Abstract: In this study we analyze shelf waves in the Great Australian Bight using satellite altimetry data. The phase velocity of the first mode of topographic waves is shown to be 1.8 m/s for an average shelf width of 200 km and 2.7 m/s for a maximal shelf width of 300 km. The estimates of the phase velocity are in good agreement with the estimates calculated from the spacetime spectra. Waves with periods of 22, 30, and 38 days are identified from the graphs of two-dimensional FFT spectra. The wavelengths of the identified periods vary over a wide range from 1500 to 2500 km. The theoretical dispersion curves correspond to the empirical parameters of topographic waves for a period of 38 days. Using the maximal cross-correlation method (averaging over the period 1993–2018), we can divide the Great Australian Bight water area into two parts: on the shelf, waves are directed eastward at an average velocity of 20 cm/s (averaging over 26 years); in the rest of the water area, the Rossby waves propagate westward at a velocity of up to 15 cm/s. The method of decomposing time series into fluctuations of a certain period confirm the results of the analysis of two-dimensional spectra. The intensity of oscillations is found to vary significantly in time and space. Spatiotemporal diagrams of level fluctuations with periods of 22, 30, and 38 days along the contours of 50, 100, and 200 m show a significant variability of the wave velocity both in time and on various segments of the contour. For all three contours, the wave velocity increases in the eastern part of the Great Australian Bight compared to other parts of the shelf.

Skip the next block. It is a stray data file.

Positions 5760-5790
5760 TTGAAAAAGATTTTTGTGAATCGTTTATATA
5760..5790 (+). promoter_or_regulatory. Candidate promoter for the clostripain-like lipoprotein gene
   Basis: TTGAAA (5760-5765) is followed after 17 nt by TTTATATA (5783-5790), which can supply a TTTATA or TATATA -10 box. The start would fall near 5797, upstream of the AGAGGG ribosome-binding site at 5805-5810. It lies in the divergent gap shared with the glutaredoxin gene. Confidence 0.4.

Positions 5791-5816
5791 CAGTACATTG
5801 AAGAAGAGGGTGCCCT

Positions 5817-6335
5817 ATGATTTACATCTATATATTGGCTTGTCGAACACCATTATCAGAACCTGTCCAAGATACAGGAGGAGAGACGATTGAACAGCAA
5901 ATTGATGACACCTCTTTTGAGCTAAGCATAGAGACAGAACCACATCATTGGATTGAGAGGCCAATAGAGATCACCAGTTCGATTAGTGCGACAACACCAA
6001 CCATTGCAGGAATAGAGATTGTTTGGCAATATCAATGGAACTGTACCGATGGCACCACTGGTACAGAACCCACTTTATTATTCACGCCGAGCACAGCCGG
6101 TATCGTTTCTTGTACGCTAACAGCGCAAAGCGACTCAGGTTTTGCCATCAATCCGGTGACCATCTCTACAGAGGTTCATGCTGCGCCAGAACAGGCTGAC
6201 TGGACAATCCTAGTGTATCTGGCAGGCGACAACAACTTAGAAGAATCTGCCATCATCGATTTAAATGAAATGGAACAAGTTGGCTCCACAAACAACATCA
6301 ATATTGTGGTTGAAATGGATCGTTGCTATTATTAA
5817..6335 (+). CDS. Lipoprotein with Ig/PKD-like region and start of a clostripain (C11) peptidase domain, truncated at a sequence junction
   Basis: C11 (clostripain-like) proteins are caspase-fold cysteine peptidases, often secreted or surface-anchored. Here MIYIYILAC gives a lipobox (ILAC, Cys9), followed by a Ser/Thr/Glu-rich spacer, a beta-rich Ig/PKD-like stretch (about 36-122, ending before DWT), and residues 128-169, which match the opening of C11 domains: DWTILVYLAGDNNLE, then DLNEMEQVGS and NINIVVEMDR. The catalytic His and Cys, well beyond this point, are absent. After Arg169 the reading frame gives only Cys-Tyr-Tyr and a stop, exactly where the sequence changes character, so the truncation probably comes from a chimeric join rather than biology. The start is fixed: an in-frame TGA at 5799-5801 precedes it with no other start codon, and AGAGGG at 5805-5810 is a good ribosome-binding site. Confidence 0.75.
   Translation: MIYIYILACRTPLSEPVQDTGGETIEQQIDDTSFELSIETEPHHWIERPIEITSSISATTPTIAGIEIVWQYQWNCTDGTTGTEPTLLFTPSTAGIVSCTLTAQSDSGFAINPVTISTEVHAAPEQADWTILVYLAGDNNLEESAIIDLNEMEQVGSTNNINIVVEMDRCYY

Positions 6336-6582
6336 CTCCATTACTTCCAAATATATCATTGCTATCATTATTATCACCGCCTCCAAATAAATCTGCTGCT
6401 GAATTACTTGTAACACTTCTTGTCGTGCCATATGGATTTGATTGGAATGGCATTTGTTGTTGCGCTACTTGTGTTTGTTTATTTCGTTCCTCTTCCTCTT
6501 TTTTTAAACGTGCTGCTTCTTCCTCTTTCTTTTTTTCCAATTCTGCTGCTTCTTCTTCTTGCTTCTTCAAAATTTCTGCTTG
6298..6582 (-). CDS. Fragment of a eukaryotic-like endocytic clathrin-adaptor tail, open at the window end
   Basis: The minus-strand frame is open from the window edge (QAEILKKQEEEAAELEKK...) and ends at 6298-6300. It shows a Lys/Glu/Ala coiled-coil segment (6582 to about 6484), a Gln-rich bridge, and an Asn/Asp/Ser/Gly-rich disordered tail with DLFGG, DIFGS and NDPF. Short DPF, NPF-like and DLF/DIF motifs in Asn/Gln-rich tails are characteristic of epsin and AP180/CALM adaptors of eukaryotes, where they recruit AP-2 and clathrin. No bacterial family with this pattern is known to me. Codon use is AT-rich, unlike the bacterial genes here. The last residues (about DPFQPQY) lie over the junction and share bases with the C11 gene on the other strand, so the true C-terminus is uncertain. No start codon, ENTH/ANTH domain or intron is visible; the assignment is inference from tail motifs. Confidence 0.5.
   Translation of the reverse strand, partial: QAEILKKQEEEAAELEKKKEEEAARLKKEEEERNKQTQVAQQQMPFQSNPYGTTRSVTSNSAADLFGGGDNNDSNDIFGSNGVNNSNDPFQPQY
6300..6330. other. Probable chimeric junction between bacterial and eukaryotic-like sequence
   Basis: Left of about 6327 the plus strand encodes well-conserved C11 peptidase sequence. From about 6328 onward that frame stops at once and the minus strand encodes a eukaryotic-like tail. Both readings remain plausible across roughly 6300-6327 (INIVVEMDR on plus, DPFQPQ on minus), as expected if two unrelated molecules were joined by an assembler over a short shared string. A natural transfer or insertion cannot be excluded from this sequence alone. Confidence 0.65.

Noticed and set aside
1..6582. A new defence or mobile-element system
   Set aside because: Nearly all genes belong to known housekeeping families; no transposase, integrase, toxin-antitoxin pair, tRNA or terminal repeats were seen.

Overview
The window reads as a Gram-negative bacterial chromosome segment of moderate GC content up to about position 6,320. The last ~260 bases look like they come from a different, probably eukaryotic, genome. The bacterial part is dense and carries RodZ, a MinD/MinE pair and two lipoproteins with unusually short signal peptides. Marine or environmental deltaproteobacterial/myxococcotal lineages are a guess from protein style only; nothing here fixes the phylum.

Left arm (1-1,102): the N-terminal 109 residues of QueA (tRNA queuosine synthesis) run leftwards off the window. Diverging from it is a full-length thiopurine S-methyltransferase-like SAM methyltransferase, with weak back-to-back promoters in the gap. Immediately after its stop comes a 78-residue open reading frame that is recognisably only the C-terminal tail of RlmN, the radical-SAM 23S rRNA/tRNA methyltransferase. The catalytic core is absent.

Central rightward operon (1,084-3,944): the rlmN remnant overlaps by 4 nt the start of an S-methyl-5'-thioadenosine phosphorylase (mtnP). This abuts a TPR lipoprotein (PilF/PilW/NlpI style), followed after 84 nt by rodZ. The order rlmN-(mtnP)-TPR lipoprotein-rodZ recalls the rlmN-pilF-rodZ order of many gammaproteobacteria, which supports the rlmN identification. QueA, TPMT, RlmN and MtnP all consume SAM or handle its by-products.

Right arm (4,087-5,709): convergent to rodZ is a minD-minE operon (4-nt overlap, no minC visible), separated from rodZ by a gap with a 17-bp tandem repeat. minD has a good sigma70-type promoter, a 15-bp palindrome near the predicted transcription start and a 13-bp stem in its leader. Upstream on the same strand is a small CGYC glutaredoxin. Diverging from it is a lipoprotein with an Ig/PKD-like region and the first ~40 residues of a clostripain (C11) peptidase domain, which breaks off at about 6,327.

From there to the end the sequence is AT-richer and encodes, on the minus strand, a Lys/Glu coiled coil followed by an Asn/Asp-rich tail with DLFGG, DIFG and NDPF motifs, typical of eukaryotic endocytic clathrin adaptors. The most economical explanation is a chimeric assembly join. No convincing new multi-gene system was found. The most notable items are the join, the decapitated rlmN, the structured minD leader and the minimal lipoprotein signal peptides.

Язык оригиналаанглийский
Страницы (с-по)1117-1126
Число страниц10
ЖурналIzvestiya - Atmospheric and Ocean Physics
Номер выпуска9
СостояниеОпубликовано - дек 2021

    Предметные области Scopus

  • Океанография
  • Наука об атмосфере

ID: 93082416